MANILA (Reuters) - The Philippines plans to deport a Canadian national this week after he was reported to be “inciting and recruiting locals to conduct terrorist activities”, a top immigration official said on Wednesday.
The Philippines has been checking raw intelligence reports that about 100 Muslims in the predominantly Muslim south had left the country in response to the global calls of Islamist militants to fight for Iraq and Syria.
Siegfred Mison, head of the immigration bureau, said the Canadian, Abu Ameenah Bilal Philips, would be deported within the week after the bureau filed a complaint that he was an undesirable individual.
He said Philips was the second foreign national to be deported over alleged links with Islamist militants, after an Australian Islamic preacher caught last July in Cebu in the central Philippines.
“Based on various sources of information, he was supposed to be inciting and recruiting people to conduct terrorist activities,” Mison told reporters, but gave no details of the sources.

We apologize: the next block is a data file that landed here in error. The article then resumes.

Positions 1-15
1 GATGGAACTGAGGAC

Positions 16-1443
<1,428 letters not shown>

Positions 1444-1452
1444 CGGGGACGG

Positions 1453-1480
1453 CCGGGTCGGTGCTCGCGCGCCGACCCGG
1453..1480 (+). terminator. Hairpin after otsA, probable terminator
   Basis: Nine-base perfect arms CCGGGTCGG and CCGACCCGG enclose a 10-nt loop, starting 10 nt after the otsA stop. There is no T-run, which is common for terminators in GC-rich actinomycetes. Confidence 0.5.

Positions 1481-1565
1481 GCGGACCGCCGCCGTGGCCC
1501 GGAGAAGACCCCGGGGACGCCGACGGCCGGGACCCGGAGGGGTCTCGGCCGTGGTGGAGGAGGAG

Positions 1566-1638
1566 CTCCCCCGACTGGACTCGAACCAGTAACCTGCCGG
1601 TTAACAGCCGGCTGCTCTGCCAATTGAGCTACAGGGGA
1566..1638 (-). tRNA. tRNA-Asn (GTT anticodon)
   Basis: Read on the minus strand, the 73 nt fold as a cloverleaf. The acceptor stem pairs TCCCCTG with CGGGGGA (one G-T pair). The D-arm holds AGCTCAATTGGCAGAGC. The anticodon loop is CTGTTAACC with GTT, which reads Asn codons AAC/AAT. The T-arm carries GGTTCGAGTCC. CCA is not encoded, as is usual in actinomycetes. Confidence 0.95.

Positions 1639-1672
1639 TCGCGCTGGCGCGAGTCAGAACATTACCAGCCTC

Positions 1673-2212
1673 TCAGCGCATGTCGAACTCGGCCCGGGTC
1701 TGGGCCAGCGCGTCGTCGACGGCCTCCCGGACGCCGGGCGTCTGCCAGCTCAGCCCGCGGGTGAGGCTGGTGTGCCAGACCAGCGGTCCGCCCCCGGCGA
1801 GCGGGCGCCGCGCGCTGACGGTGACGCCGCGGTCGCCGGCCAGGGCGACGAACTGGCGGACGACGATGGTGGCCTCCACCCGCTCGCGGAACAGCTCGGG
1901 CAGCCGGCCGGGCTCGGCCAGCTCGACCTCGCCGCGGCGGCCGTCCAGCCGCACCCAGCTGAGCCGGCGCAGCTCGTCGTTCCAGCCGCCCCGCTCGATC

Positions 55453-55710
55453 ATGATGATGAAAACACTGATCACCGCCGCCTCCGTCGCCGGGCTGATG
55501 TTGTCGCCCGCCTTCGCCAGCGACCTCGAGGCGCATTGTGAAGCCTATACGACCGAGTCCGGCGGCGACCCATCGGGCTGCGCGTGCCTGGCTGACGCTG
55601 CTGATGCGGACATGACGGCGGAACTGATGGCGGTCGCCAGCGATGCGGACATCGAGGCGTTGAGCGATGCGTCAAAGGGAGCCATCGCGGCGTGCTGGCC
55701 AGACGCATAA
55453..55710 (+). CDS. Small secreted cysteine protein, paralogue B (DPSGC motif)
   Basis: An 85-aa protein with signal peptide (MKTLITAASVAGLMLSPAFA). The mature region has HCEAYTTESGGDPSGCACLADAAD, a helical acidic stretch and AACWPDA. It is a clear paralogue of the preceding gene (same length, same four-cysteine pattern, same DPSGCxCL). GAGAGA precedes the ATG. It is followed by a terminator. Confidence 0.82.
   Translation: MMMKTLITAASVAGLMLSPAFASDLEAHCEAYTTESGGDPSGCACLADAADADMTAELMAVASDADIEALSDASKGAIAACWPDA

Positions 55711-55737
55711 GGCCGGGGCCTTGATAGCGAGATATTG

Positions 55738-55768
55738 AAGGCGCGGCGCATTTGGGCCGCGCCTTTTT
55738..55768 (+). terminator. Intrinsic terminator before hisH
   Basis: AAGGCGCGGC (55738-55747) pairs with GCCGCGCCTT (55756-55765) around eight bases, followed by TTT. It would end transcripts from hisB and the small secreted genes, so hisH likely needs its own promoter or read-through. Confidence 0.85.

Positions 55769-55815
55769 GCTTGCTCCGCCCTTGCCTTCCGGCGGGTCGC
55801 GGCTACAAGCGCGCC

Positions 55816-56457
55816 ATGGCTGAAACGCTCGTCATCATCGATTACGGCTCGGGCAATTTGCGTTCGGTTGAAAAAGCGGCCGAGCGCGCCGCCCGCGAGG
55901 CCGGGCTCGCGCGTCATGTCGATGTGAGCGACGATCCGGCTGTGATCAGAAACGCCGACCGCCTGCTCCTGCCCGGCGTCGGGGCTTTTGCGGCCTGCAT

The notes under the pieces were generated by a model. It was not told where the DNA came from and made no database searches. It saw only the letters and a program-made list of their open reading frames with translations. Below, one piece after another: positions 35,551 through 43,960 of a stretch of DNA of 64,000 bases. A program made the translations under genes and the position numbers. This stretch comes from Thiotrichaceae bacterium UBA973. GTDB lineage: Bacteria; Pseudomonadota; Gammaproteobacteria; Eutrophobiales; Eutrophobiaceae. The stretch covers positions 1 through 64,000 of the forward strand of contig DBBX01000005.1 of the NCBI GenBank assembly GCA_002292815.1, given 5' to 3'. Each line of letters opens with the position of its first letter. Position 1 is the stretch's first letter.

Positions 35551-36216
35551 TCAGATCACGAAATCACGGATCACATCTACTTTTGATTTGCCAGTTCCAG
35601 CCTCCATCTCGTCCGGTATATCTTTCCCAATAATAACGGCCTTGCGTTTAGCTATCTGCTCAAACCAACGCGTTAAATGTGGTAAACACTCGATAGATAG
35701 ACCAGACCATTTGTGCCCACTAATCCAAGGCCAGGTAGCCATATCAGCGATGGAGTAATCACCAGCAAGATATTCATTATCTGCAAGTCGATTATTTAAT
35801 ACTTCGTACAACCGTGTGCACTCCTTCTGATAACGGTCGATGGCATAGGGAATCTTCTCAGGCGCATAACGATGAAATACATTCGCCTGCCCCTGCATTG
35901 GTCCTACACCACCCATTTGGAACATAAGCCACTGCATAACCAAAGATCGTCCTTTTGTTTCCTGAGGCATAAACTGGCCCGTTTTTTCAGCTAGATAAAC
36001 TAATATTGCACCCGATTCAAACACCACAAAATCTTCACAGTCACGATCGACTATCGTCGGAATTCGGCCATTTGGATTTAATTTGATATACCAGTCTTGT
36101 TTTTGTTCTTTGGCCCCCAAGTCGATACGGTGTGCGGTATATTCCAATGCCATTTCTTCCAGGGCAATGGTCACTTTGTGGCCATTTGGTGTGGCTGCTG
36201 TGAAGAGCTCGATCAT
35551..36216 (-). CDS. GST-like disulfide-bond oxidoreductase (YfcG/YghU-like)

Police had begun questioning Philips in southern Davao City on Sunday, a few days after his arrival, he said, adding that the Canadian had been due to travel to the city of Zamboanga, also in the south, to give a lecture to Muslims there.
“He was also barred from entry into Germany and other European states for his activities,” Mison added. “Right now, he is in the custody of the police. He is blacklisted.”
The bureau’s blacklist is comprised of about 40,000 Filipinos and foreigners, including Islamic militants, fugitives and members of criminal gangs.
Police said Philips, a lecturer in Islamic and Arabic studies in Dubai, was also barred from entering the United States and Australia because his activities were considered a threat to national security.
Philippine immigration authorities have a hard time keeping out Islamist militants unless they receive information from intelligence agencies or other countries, Mison said.
Reporting by Manuel Mogato; Editing by Clarence Fernandez
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